Episode #2: Venice, Italy

Venice, Italy


As I was preparing for this podcast, I had this flood of memories.  Or, Acqua Alta of memories I guess you could say. I have never fallen in love with a city quite like I have with Venice.  It is one of those places that I never want to leave, and I have to believe I’ll come back. Perhaps it is the idea that it is sinking (whether by water or tourism), that makes it seem so precious.  We appreciate life because it has a deadline, maybe I feel the same way about Venice. I’m not the only one that has experienced that magic. If you look online for quotations about Venice you will find a plethora of people who were inspired by the city.  One of my favorites was said by poet Arthur Symons: “A realist, in Venice, would become a romantic by mere faithfulness to what he saw before him.” So, how can you make sure you experience this Venice?

Let’s start with some basics.  Venice suffers from hordes and hordes of tourists being dropped off each day.  ABout 55,000 a day to be more specific. I recommend you try to steer clear of them the best you can.  I try to achieve this by avoiding the most popular spots during peak hours. I also prefer going in the spring versus the summer.  You are probably thinking, Melissa, you are a tourist too. I don’t quite see it like that. These people that I’m referring to show no respect for the place or people around them.  They are the kind of people that are there to say they’ve been there. They bring a picnic to the city, and they don’t visit any museums. We want to try to experience the people of Venice, not so much of its visitors.

The last thing you probably need to know before we take off is how the city is set up.  Venice is made up of many islands. That means no cars. That means a lot of walking and steps to cross bridges.  The city is organized into six neighborhoods called sestieri. They are Cannaregio, Castello, Dorsoduro, San Marco, San Polo, and Santa Croce.  I’ve never really been successful following a map in Venice since the calle (streets) are very winding and not very north/south, east/west. I will give you some tips to help you get around in the list.

And, without further ado, I bring you the list.  The Venice list is comprised of 17 items to help you make the best of your time in the city shaped like a fish (that’s Venice).


  1. Ride the vaporetto.

    1. This is my favorite way to get acquainted with the city.  The vaporetto is basically the public transportation of Venice.  Once you get settled into the place you are staying, and you freshen up, visit the biglietteria by the Rialto bridge to take a boat trip down the Grand Canal.  Make sure you watch your step getting on, otherwise you may have an unexpected bath. Usually this is the first moment I realize I’m actually in Venice. I’m on the water, feeling the breeze, and seeing the unique architecture.  If you get a chance to ride at night, take a look into the lit up windows of the Palazzos and be amazed by the elegance. And don’t forget to look up at the moon if you can see it. Venice under moonlight surpasses all of the cliche expectations.  On a side note, I’d like to say your stay in Venice will be magical, but it probably won’t sink in right away. My first impression was actually kind of harsh because of the chaos and exhausting trek dragging my luggage on the cobblestone and climbing up the stairs for the dozen bridges to get to our apartment.  The less you carry, the happier you will be. I just wanted to warn you that you may have to give Venice a second chance once you are settled and are a little less jet lagged.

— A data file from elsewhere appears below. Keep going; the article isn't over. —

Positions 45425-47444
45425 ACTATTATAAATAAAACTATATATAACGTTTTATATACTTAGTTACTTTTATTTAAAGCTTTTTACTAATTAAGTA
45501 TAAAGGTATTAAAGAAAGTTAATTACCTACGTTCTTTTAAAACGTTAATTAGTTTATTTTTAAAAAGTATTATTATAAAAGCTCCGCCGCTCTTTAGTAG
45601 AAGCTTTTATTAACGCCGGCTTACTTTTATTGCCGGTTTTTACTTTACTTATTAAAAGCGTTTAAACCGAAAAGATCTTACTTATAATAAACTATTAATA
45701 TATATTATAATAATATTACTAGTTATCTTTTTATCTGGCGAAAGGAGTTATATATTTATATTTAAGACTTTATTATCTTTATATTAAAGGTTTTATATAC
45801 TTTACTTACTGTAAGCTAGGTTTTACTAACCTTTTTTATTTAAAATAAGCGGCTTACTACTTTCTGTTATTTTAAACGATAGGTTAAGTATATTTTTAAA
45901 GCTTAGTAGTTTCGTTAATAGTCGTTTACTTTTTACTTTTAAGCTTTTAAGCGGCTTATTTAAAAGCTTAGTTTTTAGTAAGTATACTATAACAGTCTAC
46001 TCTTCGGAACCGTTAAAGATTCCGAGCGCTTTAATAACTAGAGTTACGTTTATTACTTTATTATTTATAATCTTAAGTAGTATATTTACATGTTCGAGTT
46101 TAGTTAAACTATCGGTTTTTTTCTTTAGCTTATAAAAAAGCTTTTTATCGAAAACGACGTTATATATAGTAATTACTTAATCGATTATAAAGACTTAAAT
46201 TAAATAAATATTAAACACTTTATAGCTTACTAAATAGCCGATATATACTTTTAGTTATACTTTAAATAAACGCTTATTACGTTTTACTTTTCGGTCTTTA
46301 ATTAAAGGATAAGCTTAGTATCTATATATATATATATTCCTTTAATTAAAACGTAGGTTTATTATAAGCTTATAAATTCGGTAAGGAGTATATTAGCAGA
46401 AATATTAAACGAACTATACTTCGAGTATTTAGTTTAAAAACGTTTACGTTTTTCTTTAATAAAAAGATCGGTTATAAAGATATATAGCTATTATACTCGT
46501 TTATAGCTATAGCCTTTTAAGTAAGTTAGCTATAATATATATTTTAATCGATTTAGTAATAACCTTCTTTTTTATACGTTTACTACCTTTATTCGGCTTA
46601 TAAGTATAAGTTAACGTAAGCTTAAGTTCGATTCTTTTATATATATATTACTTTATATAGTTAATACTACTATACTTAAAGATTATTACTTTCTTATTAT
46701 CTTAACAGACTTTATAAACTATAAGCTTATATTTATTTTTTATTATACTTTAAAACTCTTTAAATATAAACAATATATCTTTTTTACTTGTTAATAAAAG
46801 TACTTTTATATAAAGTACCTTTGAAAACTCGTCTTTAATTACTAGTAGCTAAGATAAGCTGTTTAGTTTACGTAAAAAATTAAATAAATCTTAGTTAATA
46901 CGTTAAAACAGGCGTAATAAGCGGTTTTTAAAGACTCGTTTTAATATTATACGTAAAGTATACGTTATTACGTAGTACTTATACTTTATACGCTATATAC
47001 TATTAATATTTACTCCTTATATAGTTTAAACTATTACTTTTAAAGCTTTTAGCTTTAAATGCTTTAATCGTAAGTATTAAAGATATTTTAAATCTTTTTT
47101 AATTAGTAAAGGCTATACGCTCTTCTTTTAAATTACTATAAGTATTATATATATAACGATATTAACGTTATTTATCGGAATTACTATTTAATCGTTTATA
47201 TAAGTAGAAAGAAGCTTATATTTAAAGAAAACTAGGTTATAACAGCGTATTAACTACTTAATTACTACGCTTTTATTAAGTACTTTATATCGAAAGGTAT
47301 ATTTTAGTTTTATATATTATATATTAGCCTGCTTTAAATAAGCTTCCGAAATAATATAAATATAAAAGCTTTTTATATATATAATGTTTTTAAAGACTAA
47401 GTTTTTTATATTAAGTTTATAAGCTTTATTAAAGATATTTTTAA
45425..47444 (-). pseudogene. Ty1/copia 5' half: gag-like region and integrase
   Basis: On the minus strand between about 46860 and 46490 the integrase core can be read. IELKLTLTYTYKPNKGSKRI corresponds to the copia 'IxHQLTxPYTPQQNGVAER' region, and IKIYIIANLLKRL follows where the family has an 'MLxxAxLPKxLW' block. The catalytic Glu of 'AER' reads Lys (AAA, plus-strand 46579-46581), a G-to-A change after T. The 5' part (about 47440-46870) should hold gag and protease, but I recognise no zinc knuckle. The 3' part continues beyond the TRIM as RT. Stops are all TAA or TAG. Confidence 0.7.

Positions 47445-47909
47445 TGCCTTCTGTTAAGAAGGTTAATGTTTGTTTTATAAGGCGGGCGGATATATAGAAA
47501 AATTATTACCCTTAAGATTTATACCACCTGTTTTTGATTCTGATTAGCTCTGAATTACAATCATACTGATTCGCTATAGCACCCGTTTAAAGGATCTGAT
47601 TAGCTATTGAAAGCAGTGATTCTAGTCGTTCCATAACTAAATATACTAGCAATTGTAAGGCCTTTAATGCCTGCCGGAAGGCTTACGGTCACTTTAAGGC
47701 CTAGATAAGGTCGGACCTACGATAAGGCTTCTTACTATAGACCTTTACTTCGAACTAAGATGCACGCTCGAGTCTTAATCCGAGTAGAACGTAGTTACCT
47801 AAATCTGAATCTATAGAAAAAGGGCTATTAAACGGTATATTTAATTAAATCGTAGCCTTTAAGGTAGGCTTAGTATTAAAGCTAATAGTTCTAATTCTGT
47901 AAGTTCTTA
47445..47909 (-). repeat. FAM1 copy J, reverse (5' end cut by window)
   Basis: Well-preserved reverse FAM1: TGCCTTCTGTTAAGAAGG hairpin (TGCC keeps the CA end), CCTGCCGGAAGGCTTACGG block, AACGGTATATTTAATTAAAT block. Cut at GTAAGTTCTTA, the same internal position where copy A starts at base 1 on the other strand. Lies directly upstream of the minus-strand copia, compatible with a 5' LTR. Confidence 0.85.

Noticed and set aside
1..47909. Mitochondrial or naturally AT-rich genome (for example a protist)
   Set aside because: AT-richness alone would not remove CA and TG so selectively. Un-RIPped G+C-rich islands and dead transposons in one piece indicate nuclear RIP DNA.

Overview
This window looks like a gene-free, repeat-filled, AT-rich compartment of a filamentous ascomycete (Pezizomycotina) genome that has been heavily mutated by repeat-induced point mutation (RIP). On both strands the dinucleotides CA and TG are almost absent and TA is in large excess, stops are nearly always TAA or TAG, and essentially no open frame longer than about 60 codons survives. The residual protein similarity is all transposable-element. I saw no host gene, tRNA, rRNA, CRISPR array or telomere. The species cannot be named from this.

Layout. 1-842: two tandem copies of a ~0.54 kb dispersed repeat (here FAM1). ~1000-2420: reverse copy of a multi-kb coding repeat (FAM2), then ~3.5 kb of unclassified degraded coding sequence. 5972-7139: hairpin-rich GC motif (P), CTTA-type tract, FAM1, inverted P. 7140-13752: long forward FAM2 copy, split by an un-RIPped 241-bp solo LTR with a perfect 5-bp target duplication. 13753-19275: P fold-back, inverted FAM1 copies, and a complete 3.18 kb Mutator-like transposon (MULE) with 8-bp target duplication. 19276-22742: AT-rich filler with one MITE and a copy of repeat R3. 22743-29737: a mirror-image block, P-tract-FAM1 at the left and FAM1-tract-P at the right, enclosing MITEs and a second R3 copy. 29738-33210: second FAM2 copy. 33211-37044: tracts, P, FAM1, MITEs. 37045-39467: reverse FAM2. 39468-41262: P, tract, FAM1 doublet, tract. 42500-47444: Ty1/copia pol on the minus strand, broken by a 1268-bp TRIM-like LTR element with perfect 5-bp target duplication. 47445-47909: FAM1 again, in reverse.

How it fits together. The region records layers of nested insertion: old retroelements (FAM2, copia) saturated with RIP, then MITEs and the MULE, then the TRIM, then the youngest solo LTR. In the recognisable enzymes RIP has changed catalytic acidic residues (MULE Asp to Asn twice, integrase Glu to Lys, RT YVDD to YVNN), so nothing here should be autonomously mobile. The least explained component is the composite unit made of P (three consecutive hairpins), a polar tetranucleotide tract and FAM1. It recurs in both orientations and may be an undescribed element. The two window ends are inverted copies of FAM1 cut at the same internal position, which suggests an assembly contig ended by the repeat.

2. Get lost winding through the canals.

    1. You will get lost.  I often find not having a destination provides great opportunities to stumble onto something unexpected. My first time I was in Venice was during the spring.  On Palm Sunday, I woke up early, grabbed my camera, and set off for a mini-adventure. I had no plans for where I was going, I just pointed in a direction I hadn’t gone yet.  I ended up by a church called Santa Maria Formosa where an acoustic guitar concert guided my ears. The people were walking out with their palms, gathering around to listen. I felt so fortunate to be given this peek into Venice life.  Essentially, I want you to know that getting lost in Venice is not a bad thing. Remember, you are on an island. How far off track can you get? If you are trying to reach an endpoint at a certain time, I would recommend leaving early.  This will help you enjoy that time getting lost rather than being frustrated about missing an important event.
  3. Figure out how to get around Venice.